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Workshop Details

This workshop invites faculty and guests to present their current research within applied artificial intelligence.

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Spring Workshop Series


March 25 | 10-11:20am | C04


Dilip Arumugam
Stanford University

Title: Deciding What to Learn

Abstract: The traditional literature on balancing exploration and exploitation focuses on environments in which an agent can approach optimal performance within a relevant time frame. However, modern artificial decision-making agents engage with complex environments – such as the World Wide Web – in which there is no hope of approaching optimal performance within any relevant time frame. In such environments, rather than endeavor to obtain enough information salient to optimal behavior, an agent should instead target a modest corpus of information that, while capable of facilitating behavioral improvement, is itself insufficient to enable near-optimal performance. We design an agent that modulates exploration in this way and provide both a theoretical as well as an empirical analysis of its behavior. In effect, at each time, this agent decides what to learn so as to achieve a desired trade-off between information requirements and performance.


March 27 | 5-6:20pm | C05


Kawin Ethayarajh
Stanford University

Title: Machine Learning under Real-World Incentives

Abstract: We have long accepted that machine learning is bottlenecked by what hardware and software can do; we often discuss whether a process is memory-bound or compute-bound, for example. In this talk, I propose that machine learning is also incentive-bound: i.e., what it can accomplish is often determined by the incentives of real-world actors such as workers, firms, and states. These incentives are often unstated, hard to change, and sometimes in conflict with one another. My work formalizes these incentives so that we can build machine learning pipelines that work as well in the real world as they do on paper. In this talk, I will discuss: (1) how to overcome conflicting incentives to create datasets as complex as real-world problems; (2) how prospect theory can enable us to do pluralistic model alignment instead of imposing one set of values on everyone; (3) how to do cost-sensitive evaluation that better captures how people choose among models in the real world. Artefacts of this research -- such as the Stanford Human Preferences (SHP) dataset, Kahneman-Tversky Optimization (KTO), and Dynaboard --have been widely adopted in both academia and industry.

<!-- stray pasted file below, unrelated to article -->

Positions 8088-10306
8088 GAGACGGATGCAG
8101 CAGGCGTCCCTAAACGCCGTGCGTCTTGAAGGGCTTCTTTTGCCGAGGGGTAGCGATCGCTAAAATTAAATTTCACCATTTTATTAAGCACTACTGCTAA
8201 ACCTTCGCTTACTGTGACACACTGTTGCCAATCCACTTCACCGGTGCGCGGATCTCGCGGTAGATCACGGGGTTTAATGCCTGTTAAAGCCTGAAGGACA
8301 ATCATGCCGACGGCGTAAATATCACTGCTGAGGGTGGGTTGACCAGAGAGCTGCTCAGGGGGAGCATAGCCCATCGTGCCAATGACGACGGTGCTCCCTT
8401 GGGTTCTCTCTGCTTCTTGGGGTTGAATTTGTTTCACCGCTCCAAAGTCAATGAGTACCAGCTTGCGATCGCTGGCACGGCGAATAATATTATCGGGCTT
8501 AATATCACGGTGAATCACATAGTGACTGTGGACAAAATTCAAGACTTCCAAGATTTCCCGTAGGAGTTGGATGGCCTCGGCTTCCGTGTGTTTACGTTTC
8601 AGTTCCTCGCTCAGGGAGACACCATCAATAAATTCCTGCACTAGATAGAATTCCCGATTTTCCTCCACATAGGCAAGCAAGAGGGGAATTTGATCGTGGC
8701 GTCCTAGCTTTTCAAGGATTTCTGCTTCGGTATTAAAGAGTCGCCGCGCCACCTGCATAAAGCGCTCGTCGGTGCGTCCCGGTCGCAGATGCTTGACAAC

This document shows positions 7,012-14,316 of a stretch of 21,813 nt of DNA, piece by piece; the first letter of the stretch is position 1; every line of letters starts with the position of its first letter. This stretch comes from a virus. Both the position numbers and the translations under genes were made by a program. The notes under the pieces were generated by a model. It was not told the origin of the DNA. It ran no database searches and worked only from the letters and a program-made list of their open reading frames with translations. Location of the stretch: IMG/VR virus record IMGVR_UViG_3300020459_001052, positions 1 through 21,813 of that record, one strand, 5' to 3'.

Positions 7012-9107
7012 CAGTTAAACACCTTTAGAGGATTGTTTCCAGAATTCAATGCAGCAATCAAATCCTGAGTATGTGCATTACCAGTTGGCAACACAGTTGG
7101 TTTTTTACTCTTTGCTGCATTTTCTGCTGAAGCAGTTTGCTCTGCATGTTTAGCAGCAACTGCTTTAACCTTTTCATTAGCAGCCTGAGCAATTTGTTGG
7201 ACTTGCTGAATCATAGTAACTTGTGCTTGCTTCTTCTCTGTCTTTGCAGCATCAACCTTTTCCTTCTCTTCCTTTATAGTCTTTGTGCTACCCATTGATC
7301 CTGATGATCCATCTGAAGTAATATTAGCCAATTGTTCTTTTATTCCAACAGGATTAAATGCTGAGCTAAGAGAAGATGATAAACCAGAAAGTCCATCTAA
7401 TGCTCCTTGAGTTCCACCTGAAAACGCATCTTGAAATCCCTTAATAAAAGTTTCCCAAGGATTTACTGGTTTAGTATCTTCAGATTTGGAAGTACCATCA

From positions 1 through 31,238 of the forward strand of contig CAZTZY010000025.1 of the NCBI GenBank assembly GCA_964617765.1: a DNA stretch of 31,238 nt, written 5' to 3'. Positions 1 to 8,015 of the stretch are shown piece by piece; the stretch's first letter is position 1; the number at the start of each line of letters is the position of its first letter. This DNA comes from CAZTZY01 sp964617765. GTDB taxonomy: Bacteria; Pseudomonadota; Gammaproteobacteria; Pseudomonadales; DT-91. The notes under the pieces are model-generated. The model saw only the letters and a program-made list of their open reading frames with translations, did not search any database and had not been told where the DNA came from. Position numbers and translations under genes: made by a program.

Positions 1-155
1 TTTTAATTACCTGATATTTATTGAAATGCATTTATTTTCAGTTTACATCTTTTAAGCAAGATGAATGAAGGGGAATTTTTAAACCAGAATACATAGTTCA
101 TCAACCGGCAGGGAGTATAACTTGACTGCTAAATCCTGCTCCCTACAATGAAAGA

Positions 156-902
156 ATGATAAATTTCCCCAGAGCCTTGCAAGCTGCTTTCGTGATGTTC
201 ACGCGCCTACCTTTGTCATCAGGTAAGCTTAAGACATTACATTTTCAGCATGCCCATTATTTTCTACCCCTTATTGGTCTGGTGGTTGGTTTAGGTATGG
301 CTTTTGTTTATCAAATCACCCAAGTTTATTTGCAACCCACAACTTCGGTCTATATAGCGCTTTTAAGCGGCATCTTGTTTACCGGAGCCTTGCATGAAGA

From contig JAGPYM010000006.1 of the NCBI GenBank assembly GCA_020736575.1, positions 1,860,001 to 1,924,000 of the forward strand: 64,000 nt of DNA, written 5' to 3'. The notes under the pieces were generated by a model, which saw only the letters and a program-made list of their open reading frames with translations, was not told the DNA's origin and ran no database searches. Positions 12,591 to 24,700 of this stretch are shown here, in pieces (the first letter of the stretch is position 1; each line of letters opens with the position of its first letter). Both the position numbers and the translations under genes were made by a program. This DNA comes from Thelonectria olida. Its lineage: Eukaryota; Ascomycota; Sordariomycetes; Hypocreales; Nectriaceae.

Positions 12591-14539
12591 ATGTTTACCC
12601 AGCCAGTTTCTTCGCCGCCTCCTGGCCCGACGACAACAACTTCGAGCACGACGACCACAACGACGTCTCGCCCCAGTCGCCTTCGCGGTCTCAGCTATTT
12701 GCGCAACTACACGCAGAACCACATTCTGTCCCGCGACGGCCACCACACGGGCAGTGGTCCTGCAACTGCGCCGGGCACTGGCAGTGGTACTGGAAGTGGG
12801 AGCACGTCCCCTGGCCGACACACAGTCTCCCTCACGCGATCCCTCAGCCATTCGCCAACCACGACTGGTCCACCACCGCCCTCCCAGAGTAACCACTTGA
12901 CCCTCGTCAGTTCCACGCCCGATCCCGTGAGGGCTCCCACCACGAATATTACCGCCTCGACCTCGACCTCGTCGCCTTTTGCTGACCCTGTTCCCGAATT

April 9 | 5-6:20pm | C05


Sarah Cen
Massachusetts Institute of Technology

Title: Paths to AI Accountability
Abstract: We have begun grappling with difficult questions related to the rise of AI, including: What rights do individuals have in the age of AI? When should we regulate AI and when should we abstain? What degree of transparency is needed to monitor AI systems? These questions are all concerned with AI accountability: determining who owes responsibility and to whom in the age of AI. In this talk, I will discuss the two main components of AI accountability, then illustrate them through a case study on social media. Within the context of social media, I will focus on how social media platforms filter (or curate) the content that users see. I will review several methods for auditing social media, drawing from concepts and tools in hypothesis testing, causal inference, and LLMs.


April 11 | 5-6:20pm | C04


Theodore Sumers
Princeton University

Abstract forthcoming